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Weed Control and Crop Rotation: Managing Your Small-Scale Grain

The following is an excerpt from Small-Scale Grain Raising: An Organic Guide to Growing, Processing, and Using Nutritious Whole Grains for Home Gardeners and Local Farmers by Gene Logsdon. It has been adapted for the Web.

The worst problem in raising wheat organically is weed control. Because wheat is customarily planted “solid” rather than in rows, you can’t easily weed it, so without very good management, you can get too many weeds. Chemical farmers spray herbicides, which control most weeds in wheat fairly easily, except for a few new exotic weeds that appear to be immune.

Rotations help to avoid some weeds. In organic farming the crop before wheat should always be a row crop that has been cultivated intensively for weed control. That way you at least start off ahead of the weeds. Then, where wheat is sown in the fall after most weeds quit growing, the crop gets a good jump on weeds, makes a good stand, and is off and growing in the spring, choking out some of the weeds that try to come up later.

But don’t plant solid-stand wheat in a field that has been full of weeds the preceding year unless you use herbicides. If you are organic and growing only a small plot, it’s better to plant your wheat in rows and cultivate it like the Chinese do. American farmers may laugh at you, but the Chinese have forgotten more about raising food than we yet know.

In your rotation of crops, either in the field or in the garden, wheat is a good crop in which to plant clover for nitrogen fixation and as a green manure. The wheat in the spring is growing on a fairly well-cultivated soil surface. The clover seed falls on rather bare land, even though the wheat is growing there, and will sprout and grow readily. The wheat then acts as a “nurse” crop for the legume, which comes on to heavy growth after the wheat is harvested.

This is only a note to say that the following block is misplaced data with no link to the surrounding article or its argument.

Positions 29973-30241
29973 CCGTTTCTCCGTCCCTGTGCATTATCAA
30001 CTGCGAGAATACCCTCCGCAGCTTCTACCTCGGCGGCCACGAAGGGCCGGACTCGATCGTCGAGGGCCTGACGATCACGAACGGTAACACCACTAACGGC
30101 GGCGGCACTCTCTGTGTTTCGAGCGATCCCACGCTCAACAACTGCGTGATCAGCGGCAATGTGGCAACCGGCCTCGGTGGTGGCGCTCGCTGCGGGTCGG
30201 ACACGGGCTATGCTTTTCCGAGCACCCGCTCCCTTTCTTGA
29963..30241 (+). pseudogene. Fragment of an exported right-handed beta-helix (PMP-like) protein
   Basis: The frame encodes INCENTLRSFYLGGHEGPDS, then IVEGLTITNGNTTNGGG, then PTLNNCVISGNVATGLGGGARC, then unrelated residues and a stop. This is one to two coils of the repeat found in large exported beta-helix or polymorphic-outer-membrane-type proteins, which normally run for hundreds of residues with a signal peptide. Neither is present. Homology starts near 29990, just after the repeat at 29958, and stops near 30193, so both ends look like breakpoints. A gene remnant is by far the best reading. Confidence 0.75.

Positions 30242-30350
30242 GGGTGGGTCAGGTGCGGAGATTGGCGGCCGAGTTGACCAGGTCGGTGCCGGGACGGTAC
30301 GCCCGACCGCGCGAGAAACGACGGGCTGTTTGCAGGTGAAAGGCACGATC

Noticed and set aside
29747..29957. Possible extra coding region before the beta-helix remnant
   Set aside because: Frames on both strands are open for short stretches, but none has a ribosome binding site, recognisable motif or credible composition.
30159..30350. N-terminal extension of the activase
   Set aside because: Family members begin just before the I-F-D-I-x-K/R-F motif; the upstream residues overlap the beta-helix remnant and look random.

Since corn should be the first crop to follow the clover, the basis of your organic-grain rotation will be either wheat, clover, field corn, and back to wheat, or wheat, clover, sweet corn, back to wheat. Since it is good to follow corn with another nitrogen-fixing legume, soybeans, peas, snap beans, or lima beans are fine, making a rotation of wheat, clover, corn, beans, and back to wheat. Potatoes, wheat, clover, back to potatoes is an excellent rotation where potatoes are a main crop. A five-year garden rotation could be: wheat, clover, sweet corn, peas, and beans double-cropped to fall vegetables, tomatoes, then back to wheat. But almost any variation will work well if you maintain the basic wheat-legume-corn rotation and don’t follow two vegetables of the same kind or family in successive years.


New French edition of The Resilient Farm and Homestead available

Great news for French-speaking fans of Ben Falk’s The Resilient Farm and Homestead: An Innovative Permaculture and Whole Systems Design Approach. The French language translation is now available from Imagine Un Colibri, from French booksellers, and on Amazon.fr. Falk’s book is a technical manual that details the strategies he and his team have developed for […] Read More

How to Make Biochar

Doing some spring cleaning around your property? By making biochar from brush and other hard-to-compost organic material, you can improve soil—it enhances nutrient availability and also enables soil to retain nutrients longer. This excerpt from The New Farmer’s Almanac, Volume 3, explains how to get started. To make biochar right in your garden, start by […] Read More

Generosity as Activism, and Other Homesteading Principles to Live By

“Like everyone I know, we occasionally find ourselves faced with a decision to which there is no obvious answer,” says Ben Hewitt, coauthor of The Nourishing Homestead. “Do we borrow money to build a bigger barn, or do we keep getting by with what we have? Do we spend our meager savings on trees and […] Read More

Pass the Walnut Syrup?

Everyone knows and loves maple syrup, and in some states (like Chelsea Green’s home state of Vermont), it’s big business. However, it’s a widespread myth that maples are the only trees that can be tapped to produce sap, according to Michael Farrell, sugarmaker and director of Cornell University’s Uihlein Forest. Sap can also be collected […] Read More

4 Books for Growing Food in Winter

Don’t let cold weather stop you from producing and enjoying your own food. For many, the coming of winter simply means cultivation moves indoors or under cover. Small farmers, homesteaders, home gardeners, and commercial growers can extend the growing season with techniques outlined in these essential books. There’s no need for urbanites and small-space dwellers […] Read More
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